|Median absolute deviation||0.0||0.0||0.0||0.0|
|Median absolute deviation||-5.0||-5.0||-2.0||-4.0|
As R&D is valued by the sum of input costs in the National Accounts, weighting by firms’ R&D expenditure gives a reasonable proxy for each firm’s share in total R&D output. This ensures that the responses of firms that produce the most R&D receive the most weight. Weighting by expenditure shares yields longer service lives, suggesting that businesses which spend more on R&D generally expect to benefit for longer periods. The weighted median composite life is 10 years, as are the medians for ‘Basic-’ and ‘Applied Research’, while the median for ‘Experimental Development’ is considerably shorter at 7 years. However, overall the median life estimates appear rather low, generally lying below the 10-20 year range suggested by the OECD (2010, p. 62).
‘Basic Research’ now shows the longest mean service life of 12.4 years with ‘Experimental Development’ remaining the shortest, and the composite mean toward the middle at 10.5 years.
Standard errors are relatively small for all means but Median Absolute Deviations (MADs) are large when expenditure weighting is applied. However, MADs are known to be relatively inefficient and problematic with skewed data such as this (Rousseeuw & Croux, 1993).
These service lives are considerably longer than those found in the Intangible Assets Survey but all weighted and un-weighted estimates are within the 5.0 to 13.1 year range from the 2009 UK pilot study (Whittard, Franklin, Stam, & Clayton, 2009). All unweighted estimates lie below the 10-20 year range suggested by the OECD (2010, p. 62), and all weighted estimates lie in the lower half of that range. Only the expenditure-weighted medians for ‘Applied Research’, ‘Experimental Development’, and the expenditure-weighted composite are equal to the EU default of 10 years (see Ker (2013a)).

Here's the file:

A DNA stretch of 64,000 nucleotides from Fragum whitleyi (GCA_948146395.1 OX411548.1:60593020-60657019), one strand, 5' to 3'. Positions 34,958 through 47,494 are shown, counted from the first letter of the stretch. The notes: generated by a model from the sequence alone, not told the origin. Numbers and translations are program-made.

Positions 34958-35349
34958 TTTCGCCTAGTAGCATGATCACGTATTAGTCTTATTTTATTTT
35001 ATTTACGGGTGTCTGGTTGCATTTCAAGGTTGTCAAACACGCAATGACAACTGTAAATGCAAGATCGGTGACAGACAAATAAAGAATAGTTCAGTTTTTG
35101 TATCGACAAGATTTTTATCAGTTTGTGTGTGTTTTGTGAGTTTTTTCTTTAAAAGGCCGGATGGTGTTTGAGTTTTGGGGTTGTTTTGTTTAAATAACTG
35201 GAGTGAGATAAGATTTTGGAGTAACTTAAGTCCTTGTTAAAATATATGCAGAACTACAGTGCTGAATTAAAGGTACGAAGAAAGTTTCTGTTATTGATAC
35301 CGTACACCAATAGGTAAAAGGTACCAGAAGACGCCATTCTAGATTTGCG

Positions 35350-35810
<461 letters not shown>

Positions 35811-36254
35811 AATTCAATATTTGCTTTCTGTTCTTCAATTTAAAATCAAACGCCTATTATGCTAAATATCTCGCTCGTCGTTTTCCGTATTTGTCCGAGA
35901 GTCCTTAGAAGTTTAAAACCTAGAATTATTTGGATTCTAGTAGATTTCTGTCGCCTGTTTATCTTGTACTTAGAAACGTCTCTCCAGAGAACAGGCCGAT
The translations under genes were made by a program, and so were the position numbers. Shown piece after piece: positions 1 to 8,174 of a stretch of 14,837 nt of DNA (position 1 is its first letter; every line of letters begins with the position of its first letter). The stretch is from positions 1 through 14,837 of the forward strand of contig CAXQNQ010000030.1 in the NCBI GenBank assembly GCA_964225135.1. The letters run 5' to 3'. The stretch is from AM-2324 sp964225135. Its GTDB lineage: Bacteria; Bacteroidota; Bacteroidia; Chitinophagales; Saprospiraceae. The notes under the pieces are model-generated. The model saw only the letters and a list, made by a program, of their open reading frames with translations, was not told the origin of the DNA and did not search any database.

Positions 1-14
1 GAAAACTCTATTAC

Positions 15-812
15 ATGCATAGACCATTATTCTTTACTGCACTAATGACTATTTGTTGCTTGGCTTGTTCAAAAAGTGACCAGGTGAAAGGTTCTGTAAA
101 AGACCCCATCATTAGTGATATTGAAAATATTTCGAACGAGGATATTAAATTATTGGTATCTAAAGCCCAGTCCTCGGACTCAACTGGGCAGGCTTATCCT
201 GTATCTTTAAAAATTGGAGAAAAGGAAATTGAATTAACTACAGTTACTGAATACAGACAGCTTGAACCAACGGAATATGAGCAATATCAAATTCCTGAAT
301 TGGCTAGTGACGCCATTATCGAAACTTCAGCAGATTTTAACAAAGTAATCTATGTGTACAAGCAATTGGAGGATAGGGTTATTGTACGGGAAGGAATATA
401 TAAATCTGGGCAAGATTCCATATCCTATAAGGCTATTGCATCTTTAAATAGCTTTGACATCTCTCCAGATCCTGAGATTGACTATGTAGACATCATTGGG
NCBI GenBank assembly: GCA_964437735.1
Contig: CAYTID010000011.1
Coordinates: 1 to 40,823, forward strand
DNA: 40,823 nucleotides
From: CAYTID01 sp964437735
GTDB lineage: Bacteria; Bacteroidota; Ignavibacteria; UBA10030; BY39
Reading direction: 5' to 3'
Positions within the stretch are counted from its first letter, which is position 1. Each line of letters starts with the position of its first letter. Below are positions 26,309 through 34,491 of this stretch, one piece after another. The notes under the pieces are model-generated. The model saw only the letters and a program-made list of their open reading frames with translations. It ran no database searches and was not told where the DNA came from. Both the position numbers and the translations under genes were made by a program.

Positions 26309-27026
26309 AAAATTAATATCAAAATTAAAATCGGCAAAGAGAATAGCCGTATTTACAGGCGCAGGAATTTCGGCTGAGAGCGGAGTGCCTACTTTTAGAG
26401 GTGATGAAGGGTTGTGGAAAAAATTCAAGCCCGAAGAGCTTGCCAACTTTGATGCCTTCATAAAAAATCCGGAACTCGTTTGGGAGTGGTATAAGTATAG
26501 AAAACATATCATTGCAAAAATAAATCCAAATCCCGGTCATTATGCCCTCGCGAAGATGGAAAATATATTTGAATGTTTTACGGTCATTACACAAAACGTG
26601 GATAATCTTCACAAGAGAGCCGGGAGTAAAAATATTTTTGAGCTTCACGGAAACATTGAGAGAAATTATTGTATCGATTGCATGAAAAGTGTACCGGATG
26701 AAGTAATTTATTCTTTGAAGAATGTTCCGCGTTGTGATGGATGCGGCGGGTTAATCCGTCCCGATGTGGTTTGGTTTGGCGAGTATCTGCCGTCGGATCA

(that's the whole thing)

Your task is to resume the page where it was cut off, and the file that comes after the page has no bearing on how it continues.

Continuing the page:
The breakdown in Table 3 shows the variation in composite R&D service lives between industries. The longest median life is in the R&D sector (10.0 years), while the shortest life of 5.0 years is found in three industries. Weighting by shares in total R&D spending extends the R&D sector life to 12.0 years, while a shorter life of 4.0 years is estimated for software sector firms’ R&D. This suggests that while software is R&D intensive, software firms’ R&D is a relatively small part of total business R&D spending in the UK.
The longest mean life is in the R&D sector (10.9 years), while the shortest life is in software (5.1 years). Findings are similar when weighting by firms’ expenditure shares, though in this case the R&D sector life is now longer at 13.8 years and software shorter at 4.1 years. The data were insufficient to provide individual results for other industrial sections.
|Cases||Mean||Expenditure-weighted mean||Median||Expenditure-weighted median|